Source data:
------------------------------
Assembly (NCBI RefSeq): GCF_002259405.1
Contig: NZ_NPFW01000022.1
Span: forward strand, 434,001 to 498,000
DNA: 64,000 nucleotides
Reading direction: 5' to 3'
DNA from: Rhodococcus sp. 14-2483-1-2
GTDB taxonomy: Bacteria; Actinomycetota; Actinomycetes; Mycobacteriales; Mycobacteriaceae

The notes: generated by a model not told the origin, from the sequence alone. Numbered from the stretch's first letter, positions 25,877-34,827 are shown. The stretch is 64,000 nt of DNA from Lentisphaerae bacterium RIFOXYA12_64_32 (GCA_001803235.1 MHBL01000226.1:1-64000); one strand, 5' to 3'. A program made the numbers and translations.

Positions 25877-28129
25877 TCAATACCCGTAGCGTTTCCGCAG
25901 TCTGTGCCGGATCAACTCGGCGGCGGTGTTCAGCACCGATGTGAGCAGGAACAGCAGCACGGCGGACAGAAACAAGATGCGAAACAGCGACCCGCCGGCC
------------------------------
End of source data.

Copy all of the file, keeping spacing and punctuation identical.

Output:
Assembly (NCBI RefSeq): GCF_002259405.1
Contig: NZ_NPFW01000022.1
Span: forward strand, 434,001 to 498,000
DNA: 64,000 nucleotides
Reading direction: 5' to 3'
DNA from: Rhodococcus sp. 14-2483-1-2
GTDB taxonomy: Bacteria; Actinomycetota; Actinomycetes; Mycobacteriales; Mycobacteriaceae

The notes: generated by a model not told the origin, from the sequence alone. Numbered from the stretch's first letter, positions 25,877-34,827 are shown. The stretch is 64,000 nt of DNA from Lentisphaerae bacterium RIFOXYA12_64_32 (GCA_001803235.1 MHBL01000226.1:1-64000); one strand, 5' to 3'. A program made the numbers and translations.

Positions 25877-28129
25877 TCAATACCCGTAGCGTTTCCGCAG
25901 TCTGTGCCGGATCAACTCGGCGGCGGTGTTCAGCACCGATGTGAGCAGGAACAGCAGCACGGCGGACAGAAACAAGATGCGAAACAGCGACCCGCCGGCC